Not long ago, someone said to me “reality is merely the story we tell ourselves.” I’ve never given much thoughts to it back then, but after visiting the SF MOMA last week, Magritte’s exhibition jolted my memory and I want to talk about reality.
If I have a holiday to spare and the weather is perfect, I wouldn’t hesitate to head to the beach by myself with a book in my hand and enjoy a quiet afternoon under the sun; when I discuss this act with a friend, she finds the idea depressing. This is the story she tells herself. The story I told myself is that I can be spontaneous, come and go as I please; to me, it is freedom. In other words, everything is down to how you interpret what happens in your life. You can choose to tell yourself the story whereby you’re the victim; or you can tell the story as a survivor. It sounds easier said than done you think, but the change of mindset can happen fast too if you only let yourself believe.
For instance, in these paintings by Magritte, has the apple/ rose expanded to the size of the room? Or has the apple/ rose been placed in a miniature room?
Both stories explains exactly what’s in front of our eyes, but which story would you rather tell yourself? The surrealist approach of the painter, that the apple is in fact as big as the room, because of the values it represent (of life, of vitality) or the realist approach so that everything “makes sense”?
Is this captured in broad daylight or in the midst of the night?
Is this sunset, or sunrise? Is this a shattered painting? Or merely lights reflected on broken glass?
Magritte is such a genius the way he triggers so many questions and room for imagination in his work. There is no right or wrong in interpreting reality, but I beg that you always pick the one that makes you the happiest. Because life is unpredictable and short, and I do not want you to waste even just one minute, on things that goes against your values.
This is just like any skill / muscle that can be improved through practice. For instance, I like to do random thought experiments when I am idle, usually on a train, a car or a plane, looking out of the window. How would I interpret a certain act if I were a certain person? Where would I be if I hadn’t make certain moves/ choices in life? What would become of me if I stuck with my childhood aspiration to be a teacher? What would my life be if I ended up with certain people for the rest of my life?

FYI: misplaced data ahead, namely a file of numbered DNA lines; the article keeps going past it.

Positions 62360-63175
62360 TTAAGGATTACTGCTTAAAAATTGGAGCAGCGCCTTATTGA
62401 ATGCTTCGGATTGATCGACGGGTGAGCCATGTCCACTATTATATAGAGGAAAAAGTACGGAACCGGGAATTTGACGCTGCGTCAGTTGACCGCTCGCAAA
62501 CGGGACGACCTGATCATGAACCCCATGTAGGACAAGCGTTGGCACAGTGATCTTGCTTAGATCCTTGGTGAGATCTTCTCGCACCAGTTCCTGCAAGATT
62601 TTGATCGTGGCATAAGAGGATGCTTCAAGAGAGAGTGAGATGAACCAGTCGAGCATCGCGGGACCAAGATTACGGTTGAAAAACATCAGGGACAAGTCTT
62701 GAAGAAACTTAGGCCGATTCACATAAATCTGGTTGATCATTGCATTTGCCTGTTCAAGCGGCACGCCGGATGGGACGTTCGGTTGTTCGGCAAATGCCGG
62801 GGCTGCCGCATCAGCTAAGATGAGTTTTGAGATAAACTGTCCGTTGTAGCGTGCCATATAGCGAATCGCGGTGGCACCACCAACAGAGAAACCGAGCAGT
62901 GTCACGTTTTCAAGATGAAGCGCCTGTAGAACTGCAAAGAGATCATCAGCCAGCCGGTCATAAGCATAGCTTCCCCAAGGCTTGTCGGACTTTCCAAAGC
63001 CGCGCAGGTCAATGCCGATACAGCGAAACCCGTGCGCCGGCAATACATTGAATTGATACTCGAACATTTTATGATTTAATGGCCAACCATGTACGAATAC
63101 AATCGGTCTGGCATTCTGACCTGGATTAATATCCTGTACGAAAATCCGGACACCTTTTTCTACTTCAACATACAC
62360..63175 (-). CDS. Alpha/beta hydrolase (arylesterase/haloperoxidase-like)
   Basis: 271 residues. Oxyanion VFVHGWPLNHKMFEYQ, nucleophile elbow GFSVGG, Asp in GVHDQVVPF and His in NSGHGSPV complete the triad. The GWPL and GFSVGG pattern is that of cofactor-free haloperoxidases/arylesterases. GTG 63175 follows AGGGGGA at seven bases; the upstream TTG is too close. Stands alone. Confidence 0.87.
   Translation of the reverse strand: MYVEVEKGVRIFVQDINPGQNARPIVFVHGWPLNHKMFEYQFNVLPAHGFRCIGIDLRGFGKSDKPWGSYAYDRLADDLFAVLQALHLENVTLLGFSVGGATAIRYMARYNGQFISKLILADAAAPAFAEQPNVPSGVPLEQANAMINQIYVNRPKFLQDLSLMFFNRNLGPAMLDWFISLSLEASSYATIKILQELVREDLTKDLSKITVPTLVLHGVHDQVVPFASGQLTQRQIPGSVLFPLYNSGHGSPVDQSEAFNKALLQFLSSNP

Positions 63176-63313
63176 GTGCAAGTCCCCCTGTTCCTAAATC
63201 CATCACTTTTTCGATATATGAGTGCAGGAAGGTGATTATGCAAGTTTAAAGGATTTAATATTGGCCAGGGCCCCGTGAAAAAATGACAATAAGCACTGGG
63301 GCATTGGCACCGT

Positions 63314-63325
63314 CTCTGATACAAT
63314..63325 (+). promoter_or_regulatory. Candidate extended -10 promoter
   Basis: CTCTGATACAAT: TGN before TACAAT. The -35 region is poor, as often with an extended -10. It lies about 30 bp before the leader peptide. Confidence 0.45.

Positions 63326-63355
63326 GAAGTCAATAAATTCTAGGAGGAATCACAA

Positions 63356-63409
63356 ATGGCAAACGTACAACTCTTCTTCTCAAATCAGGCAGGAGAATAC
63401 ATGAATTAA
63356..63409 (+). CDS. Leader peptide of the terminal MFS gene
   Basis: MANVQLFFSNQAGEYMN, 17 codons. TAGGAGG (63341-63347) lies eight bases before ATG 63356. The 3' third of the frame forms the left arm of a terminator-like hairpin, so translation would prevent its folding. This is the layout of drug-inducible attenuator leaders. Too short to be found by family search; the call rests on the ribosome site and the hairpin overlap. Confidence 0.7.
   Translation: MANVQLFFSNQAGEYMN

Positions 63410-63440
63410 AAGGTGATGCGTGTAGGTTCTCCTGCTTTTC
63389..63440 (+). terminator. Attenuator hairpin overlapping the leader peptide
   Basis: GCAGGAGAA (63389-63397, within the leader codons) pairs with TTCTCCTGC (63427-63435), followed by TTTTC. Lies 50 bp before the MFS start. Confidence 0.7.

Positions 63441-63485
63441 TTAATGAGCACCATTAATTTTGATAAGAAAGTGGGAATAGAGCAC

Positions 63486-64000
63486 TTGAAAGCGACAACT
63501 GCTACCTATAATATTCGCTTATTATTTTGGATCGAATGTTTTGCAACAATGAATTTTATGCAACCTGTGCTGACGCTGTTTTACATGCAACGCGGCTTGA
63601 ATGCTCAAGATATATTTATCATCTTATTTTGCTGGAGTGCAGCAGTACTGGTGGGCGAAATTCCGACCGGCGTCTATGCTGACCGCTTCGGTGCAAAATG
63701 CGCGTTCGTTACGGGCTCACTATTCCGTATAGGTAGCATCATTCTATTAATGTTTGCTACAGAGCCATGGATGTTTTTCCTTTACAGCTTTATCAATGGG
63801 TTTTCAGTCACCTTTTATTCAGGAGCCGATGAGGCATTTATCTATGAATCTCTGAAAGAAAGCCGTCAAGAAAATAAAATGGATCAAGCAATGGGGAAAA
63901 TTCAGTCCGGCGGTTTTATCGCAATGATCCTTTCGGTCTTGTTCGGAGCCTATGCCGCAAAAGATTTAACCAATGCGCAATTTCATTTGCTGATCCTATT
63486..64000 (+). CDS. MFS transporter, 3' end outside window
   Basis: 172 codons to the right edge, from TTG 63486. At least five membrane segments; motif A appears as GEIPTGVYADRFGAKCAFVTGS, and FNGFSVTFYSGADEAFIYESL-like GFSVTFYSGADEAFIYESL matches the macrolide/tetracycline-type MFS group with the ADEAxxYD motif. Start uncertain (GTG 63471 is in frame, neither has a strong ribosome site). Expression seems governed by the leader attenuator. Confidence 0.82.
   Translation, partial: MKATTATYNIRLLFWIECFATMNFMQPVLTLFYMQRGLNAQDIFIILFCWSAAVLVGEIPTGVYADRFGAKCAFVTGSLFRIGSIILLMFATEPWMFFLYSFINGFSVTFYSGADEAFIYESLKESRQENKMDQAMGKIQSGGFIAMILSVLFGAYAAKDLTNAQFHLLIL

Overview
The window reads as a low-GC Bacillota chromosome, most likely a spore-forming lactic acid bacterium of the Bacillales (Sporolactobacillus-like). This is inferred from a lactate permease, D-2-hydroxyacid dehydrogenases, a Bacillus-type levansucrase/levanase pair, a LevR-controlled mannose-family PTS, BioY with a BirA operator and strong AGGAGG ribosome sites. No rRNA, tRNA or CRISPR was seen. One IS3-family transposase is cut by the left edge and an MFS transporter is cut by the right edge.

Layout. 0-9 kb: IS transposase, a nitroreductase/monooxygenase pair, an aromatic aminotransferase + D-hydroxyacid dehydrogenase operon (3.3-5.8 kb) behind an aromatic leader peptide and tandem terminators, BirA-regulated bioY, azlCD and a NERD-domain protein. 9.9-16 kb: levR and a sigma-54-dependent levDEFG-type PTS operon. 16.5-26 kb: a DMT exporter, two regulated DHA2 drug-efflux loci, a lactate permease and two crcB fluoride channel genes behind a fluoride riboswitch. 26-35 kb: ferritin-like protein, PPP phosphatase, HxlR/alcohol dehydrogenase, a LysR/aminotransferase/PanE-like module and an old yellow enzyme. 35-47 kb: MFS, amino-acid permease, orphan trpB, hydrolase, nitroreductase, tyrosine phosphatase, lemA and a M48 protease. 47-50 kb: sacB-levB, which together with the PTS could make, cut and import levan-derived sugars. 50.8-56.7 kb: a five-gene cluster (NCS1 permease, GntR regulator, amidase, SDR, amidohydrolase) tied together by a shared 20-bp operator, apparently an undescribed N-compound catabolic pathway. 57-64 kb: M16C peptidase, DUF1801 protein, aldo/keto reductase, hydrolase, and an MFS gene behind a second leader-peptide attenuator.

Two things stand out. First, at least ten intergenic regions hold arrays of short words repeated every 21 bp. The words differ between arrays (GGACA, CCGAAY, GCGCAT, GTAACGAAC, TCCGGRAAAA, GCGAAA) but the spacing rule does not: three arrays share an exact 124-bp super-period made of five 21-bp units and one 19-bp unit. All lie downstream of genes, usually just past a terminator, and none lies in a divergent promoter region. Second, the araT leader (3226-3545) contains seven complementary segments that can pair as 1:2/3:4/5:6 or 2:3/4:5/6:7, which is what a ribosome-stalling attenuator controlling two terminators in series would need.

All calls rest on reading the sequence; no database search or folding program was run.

I think this helps train your brain to be malleable and open to opportunities that life presents to you; it also reduces our tendency to be fixated on certain paths/ goals that may be imposed on us by society norms or peer pressure or cultural expectations. The door is both locked yet perpetually open.
I don’t know if it applies to everyone; but there has to be a point in life where everyone seems to be doing one thing, taking science electives, going abroad to study, getting an internship, aspiring to become an ibanker etc. I was too young and immature back then to stop and think about if that’s really for me. I’ve found myself to be like a fish in the dessert at times; but I’m happy to say that I’ve finally found my way back into the water. It is refreshing and so effortlessly good to be with like-minded people and an environment that makes everyday as easy as breathing. So no, I am committed to reminding myself not to fall into that trap again, to be blinded into believing that what everyone want/ think is desirable, is what I want. I will continue on my own path, and stick to my beliefs, no matter how absurd it may look to others.
It’s probably not directly related as my words are as scattered as my thoughts but I’d like to end on a poem that I’ve read recently. It encapsulated the idea of switching gears and looking at things via new, hopeful lens. Yes, I’m sure there are people out there who’d disagree with me, but heck, I’ll always have faith that life is good, and believe that people are inherently nice; I’ll always be a romantic in life. I like this photo of me 6 years ago, I was soaring and in complete and utter bliss 🙂
“What though the radiance which was once so bright
Be now for ever taken from my sight
Though nothing can bring back the hour of splendor
in the grass of glory in the flower
We will grieve not rather find
Strength in what remains behind” – William Wordsworth